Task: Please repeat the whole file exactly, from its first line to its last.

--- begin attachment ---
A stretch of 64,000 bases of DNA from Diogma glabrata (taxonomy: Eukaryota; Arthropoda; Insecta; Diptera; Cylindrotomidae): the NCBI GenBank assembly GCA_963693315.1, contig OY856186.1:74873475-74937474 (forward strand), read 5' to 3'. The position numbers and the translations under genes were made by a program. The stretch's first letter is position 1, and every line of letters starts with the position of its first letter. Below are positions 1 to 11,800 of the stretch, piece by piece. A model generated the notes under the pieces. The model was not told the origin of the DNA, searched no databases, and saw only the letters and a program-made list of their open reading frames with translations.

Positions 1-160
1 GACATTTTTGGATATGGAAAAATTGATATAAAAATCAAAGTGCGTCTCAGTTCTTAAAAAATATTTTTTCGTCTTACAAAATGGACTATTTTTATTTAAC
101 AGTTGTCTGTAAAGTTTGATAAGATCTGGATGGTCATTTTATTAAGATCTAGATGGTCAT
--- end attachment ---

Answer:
A stretch of 64,000 bases of DNA from Diogma glabrata (taxonomy: Eukaryota; Arthropoda; Insecta; Diptera; Cylindrotomidae): the NCBI GenBank assembly GCA_963693315.1, contig OY856186.1:74873475-74937474 (forward strand), read 5' to 3'. The position numbers and the translations under genes were made by a program. The stretch's first letter is position 1, and every line of letters starts with the position of its first letter. Below are positions 1 to 11,800 of the stretch, piece by piece. A model generated the notes under the pieces. The model was not told the origin of the DNA, searched no databases, and saw only the letters and a program-made list of their open reading frames with translations.

Positions 1-160
1 GACATTTTTGGATATGGAAAAATTGATATAAAAATCAAAGTGCGTCTCAGTTCTTAAAAAATATTTTTTCGTCTTACAAAATGGACTATTTTTATTTAAC
101 AGTTGTCTGTAAAGTTTGATAAGATCTGGATGGTCATTTTATTAAGATCTAGATGGTCAT